Sunday, August 12, 2007

Indian Music

Indian MUSIC


Indian Music, the music of the Indian subcontinent. Just as there is no such language as Indian, but instead many hundreds of languages, with over a dozen considered major, so there is no single entity as Indian music. The range of musical styles and traditions in the subcontinent of South Asia, which comprises modern India, Pakistan, Bangladesh, Nepal, and Sri Lanka, is in proportion to the vastness of the geographical area and the density of population. This is most obviously the case with folk and tribal music. Given that India is predominantly rural, it could be claimed that such categories of music are those of the majority. On the other hand, the rapid development of communications and wider access to the mass media have helped to create what is almost, despite the language differences, a pan-Indian popular music, recorded and disseminated electronically. This emanates from the Indian film industry, the largest in the world, of which the products tend to adhere to formulaic devices, including many songs and dances. Film songs are heard all over India, in city streets and even in remote villages, and have also become one of the country's major cultural exports. It is a remarkably eclectic genre, borrowing freely from other Indian musics and popular musics from around the world, including some Western harmonic procedures. Otherwise Indian music is characterized by solo or unison melodies, very often over a drone, be it heard or implied, and rhythmic cycles. It is unequalled in its variety of melodic and rhythmic types and of musical instruments.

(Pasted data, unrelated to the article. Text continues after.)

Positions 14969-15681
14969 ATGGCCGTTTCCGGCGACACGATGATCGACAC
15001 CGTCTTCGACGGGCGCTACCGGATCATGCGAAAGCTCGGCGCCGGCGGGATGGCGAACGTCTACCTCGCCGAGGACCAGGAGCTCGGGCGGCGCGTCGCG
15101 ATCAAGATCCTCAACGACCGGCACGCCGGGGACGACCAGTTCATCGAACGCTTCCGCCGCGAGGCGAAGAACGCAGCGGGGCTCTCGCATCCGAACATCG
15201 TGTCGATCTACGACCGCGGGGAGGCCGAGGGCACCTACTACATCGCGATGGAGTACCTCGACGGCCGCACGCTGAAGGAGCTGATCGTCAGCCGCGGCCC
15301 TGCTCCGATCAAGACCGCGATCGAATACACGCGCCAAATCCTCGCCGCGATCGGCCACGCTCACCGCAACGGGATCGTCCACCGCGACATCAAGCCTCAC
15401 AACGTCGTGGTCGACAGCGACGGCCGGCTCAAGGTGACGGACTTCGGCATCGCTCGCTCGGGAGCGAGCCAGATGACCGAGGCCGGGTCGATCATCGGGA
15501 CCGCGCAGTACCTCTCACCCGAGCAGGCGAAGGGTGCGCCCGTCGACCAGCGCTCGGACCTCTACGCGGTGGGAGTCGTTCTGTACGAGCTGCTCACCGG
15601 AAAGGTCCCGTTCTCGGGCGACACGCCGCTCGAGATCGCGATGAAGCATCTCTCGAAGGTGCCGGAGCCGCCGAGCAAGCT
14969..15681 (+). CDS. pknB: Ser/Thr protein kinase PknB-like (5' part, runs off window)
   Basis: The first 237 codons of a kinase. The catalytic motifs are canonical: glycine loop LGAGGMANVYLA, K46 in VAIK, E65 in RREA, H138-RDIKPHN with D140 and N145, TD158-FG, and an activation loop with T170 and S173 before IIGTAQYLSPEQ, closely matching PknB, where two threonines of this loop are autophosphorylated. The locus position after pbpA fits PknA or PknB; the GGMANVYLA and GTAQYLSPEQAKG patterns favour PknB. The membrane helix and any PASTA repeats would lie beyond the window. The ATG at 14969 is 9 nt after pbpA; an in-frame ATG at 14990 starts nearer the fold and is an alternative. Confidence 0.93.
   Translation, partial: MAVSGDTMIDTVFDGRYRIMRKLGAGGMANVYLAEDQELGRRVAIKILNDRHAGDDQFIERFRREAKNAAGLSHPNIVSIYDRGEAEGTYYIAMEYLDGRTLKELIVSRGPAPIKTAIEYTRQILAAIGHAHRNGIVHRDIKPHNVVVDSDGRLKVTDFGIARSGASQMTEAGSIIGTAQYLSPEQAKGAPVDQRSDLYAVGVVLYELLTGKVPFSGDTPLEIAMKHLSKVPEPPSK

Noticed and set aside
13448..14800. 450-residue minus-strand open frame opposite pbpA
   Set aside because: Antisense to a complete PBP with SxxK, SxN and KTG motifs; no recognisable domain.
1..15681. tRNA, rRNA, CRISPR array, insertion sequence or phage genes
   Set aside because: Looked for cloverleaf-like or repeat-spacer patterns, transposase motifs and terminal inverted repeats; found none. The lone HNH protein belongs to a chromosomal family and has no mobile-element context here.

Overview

What is usually understood by the term Indian music refers to the classical tradition, based on the melodic system of raga and the rhythmic system of tala. This music is traced back thousands of years to the vedic chants of the early Hindu settlers, though it has reached its present form in the last four or five hundred years. Its development over almost the last two thousand years has been documented in a series of theoretical treatises, mostly written in Sanskrit, which enhance its status, whether they elucidate or obscure its actual practices. The word commonly found in Sanskrit for music is sangit, which denotes the primacy of vocal music, with instrumental music largely derived from it, and dance as a further integral element. Although it is not expected that musicians will be dancers, it is still vital that dancers be musicians. Muslim invasions and the establishment of the Delhi Sultanate in the 13th century and the Mughal Empire in the 16th century in the northern part of the subcontinent greatly contributed to a bifurcation of classical music by the 16th century into a northern tradition of Hindustani music, and a southern tradition of Carnatic music, and a gradual shift in both from religious application to a courtly entertainment. Both retain their basis in raga and tala and share many other general features, though they are sufficiently different in detail to necessitate separate training. Since independence from British rule in 1947 and the demise of the princely courts, Indian music has moved to the concert hall, the recording studio, and the world stage.

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